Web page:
Facial symmetry is a universal measure of human facial attractiveness. This trait evolves under intense sexual selection as a signal of robust physical health and genetic quality in potential mates. In spite of this, deviations from perfect facial symmetry are extremely common in the human population. Craniofacial (CF) asymmetries manifest themselves in both soft- and hard-tissues of the head, and demonstrate a spectrum of severity from subclinical to severe. Abnormal asymmetries can cause impaired dental function (e.g., cross bite), altered esthetic appearance, ankylosis of the temporomandibular joint, and breathing impairments threatening survival of affected children. Clinical diagnosis and treatments are advanced, however very little is known of the genetic, molecular and developmental aberrations that underlie CF asymmetries. Highly invasive surgical intervention and reconstruction are often required to correct asymmetries at delicate life stages. Therefore, an improved understanding of the regulators of abnormal asymmetry will enable earlier therapeutic corrective options and identify risk loci for prenatal diagnosis. Abnormal asymmetries are difficult to study in humans or traditional model systems owing to their unpredictability, random appearance along the left-right (L/R) axis, and variable penetrance. We will utilize a powerful natural system (Astyanax mexicanus) consisting of conspecific cave- and surface-dwelling fish separated by >1My of evolution. Like humans, cavefish harbor random and variably penetrant CF asymmetries under genetic control. Despite their randomness, certain forms of CF asymmetry are exceedingly common in cavefish, rendering them a powerful tool for investigation. This unique natural experiment enables direct comparison between asymmetric (cave) morphs and perfectly symmetric (surface) morphs to uncover the precise genetic, molecular and developmental differences causing and accompanying asymmetry. We hypothesize breakage of L/R symmetry reflects departures from normal symmetric gene expression across the L/R axis. We anticipate that L/R alterations in cranial neural crest cell development, specifically at the differentiation stage of osteogenic precursors, prefigure L/R asymmetries in derived cranial tissues. Finally, we predict that unilateral manipulation of bmp4 and/or tgfb3 signaling will recapitulate asymmetric abnormalities in a normally symmetric organism. The PI has an established record of quantitative genetic analyses using this system, was awarded preliminary funding through the NIDCR which laid the groundwork for the proposed studies, has significant training in the field of developmental genetics, has a substantial record of productivity/publishing in non-traditional model system research, and is a collaborator on the Astyanax Genome Sequencing Project. Each of these components will help ensure the success of the proposed studies. Future work will connect transcriptomic variation to tissue level alterations (apoptosis, progenitor specification), determine how genetic changes impact cellular/developmental asymmetries, and inform how genetic changes influence transcriptional effects causing L/R asymmetries.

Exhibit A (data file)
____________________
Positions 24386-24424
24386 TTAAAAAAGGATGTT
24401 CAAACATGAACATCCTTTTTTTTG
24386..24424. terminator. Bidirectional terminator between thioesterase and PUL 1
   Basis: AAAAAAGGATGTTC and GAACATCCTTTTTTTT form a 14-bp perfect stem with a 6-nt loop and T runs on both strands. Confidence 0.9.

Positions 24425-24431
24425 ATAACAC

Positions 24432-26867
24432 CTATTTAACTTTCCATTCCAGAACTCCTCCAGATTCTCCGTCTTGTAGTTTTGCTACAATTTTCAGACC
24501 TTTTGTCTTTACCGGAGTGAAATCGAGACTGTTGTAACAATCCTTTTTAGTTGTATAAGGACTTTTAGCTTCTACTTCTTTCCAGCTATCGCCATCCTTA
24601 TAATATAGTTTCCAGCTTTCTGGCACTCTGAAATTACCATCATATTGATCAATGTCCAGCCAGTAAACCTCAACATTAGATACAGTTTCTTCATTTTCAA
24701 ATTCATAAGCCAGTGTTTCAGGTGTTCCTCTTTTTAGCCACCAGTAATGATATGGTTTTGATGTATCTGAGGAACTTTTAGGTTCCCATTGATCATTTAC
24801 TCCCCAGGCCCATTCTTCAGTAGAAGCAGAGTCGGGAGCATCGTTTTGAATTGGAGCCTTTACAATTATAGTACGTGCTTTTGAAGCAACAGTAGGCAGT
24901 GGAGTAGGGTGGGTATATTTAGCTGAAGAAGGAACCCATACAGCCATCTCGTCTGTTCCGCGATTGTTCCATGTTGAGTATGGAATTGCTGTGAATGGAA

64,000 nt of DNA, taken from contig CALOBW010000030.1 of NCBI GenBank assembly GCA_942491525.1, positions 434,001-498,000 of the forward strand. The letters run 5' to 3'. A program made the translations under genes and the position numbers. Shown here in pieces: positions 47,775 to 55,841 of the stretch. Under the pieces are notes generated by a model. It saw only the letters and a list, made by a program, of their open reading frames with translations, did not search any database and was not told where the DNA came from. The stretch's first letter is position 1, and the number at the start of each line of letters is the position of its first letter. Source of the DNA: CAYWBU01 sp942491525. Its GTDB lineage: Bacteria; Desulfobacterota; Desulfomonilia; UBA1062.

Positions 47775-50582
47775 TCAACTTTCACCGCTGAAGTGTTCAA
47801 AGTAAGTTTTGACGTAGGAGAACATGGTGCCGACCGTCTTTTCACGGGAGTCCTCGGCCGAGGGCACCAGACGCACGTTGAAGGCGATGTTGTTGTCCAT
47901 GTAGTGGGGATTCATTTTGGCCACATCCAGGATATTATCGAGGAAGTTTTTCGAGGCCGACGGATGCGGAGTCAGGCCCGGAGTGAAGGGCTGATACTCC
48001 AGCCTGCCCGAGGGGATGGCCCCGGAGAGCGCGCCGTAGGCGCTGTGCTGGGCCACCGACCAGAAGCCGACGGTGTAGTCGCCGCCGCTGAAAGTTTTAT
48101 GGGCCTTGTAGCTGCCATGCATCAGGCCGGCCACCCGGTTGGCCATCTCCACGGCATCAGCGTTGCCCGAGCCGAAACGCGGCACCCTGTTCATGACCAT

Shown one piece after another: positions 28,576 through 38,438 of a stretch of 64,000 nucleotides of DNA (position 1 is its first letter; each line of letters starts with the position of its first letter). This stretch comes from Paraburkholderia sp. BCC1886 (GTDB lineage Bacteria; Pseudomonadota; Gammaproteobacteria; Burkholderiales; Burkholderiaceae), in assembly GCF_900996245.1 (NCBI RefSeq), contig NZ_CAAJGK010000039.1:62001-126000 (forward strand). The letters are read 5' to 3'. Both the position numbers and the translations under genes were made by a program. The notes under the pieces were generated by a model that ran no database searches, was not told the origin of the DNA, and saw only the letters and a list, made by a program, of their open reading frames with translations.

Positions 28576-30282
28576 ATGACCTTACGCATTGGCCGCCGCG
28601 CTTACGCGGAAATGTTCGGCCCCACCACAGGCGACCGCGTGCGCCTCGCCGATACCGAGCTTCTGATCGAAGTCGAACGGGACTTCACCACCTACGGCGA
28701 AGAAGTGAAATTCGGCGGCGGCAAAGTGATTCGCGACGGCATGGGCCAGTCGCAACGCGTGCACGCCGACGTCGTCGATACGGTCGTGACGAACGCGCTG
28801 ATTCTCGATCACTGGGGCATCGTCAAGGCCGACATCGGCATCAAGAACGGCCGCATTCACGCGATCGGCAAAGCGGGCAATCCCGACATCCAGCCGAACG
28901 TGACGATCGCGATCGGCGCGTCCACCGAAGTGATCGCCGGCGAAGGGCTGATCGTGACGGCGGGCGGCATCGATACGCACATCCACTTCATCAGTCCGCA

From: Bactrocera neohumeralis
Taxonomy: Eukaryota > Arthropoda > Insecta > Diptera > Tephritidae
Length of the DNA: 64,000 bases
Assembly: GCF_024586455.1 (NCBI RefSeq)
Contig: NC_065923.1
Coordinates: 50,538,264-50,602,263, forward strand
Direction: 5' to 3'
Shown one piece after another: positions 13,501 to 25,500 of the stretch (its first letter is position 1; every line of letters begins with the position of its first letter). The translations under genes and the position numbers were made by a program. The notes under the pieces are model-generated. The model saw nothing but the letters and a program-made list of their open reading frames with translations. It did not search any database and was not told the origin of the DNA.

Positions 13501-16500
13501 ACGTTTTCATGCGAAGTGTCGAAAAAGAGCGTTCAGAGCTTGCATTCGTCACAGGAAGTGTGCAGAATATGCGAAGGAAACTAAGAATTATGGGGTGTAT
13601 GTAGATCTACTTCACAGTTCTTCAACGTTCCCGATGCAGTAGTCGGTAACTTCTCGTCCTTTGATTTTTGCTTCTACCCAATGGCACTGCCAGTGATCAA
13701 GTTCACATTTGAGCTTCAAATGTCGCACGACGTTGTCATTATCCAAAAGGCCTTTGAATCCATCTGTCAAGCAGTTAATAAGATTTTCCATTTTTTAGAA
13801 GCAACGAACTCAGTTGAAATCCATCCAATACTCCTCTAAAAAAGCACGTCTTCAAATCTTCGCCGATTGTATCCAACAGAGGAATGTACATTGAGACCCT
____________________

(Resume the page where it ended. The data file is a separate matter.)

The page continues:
Countless abnormalities affecting the human craniofacial skeleton arise on one side of the face but not the other. This project seeks to understand the molecular and developmental underpinnings of these left-right asymmetries using a powerful natural system that models several critical aspects of human craniofacial asymmetry. This work has enormous potential to reveal novel insights to this common public health issue, and is therefore relevant to the fundamental goals of the National Institute of Dental and Craniofacial Research.
|Powers, Amanda K; Kaplan, Shane A; Boggs, Tyler E et al. (2018) Facial bone fragmentation in blind cavefish arises through two unusual ossification processes. Sci Rep 8:7015|
|Carlson, Brian M; Gross, Joshua B (2018) Characterization and comparison of activity profiles exhibited by the cave and surface morphotypes of the blind Mexican tetra, Astyanax mexicanus. Comp Biochem Physiol C Toxicol Pharmacol 208:114-129|
|Gross, Joshua B; Weagley, James; Stahl, Bethany A et al. (2018) A local duplication of the Melanocortin receptor 1 locus in Astyanax. Genome 61:254-265|
|Carlson, Brian M; Klingler, Ian B; Meyer, Bradley J et al. (2018) Genetic analysis reveals candidate genes for activity QTL in the blind Mexican tetra, Astyanax mexicanus. PeerJ 6:e5189|
|Powers, Amanda K; Boggs, Tyler E; Gross, Joshua B (2018) Canal neuromast position prefigures developmental patterning of the suborbital bone series in Astyanax cave- and surface-dwelling fish. Dev Biol 441:252-261|
|Powers, Amanda K; Davis, Erin M; Kaplan, Shane A et al. (2017) Cranial asymmetry arises later in the life history of the blind Mexican cavefish, Astyanax mexicanus. PLoS One 12:e0177419|
|Lyon, Anastasia; Powers, Amanda K; Gross, Joshua B et al. (2017) Two - three loci control scleral ossicle formation via epistasis in the cavefish Astyanax mexicanus. PLoS One 12:e0171061|
|Stahl, Bethany A; Gross, Joshua B (2017) A Comparative Transcriptomic Analysis of Development in Two Astyanax Cavefish Populations. J Exp Zool B Mol Dev Evol 328:515-532|
|Gross, Joshua B; Gangidine, Andrew; Schafer, Rachel E (2016) Undergraduates Learn Evolution Through Teaching Kindergartners About Blind Mexican Cavefish. CourseSource 3:1-13|
|Gross, Joshua B; Stahl, Bethany A; Powers, Amanda K et al. (2016) Natural bone fragmentation in the blind cave-dwelling fish, Astyanax mexicanus: candidate gene identification through integrative comparative genomics. Evol Dev 18:7-18|
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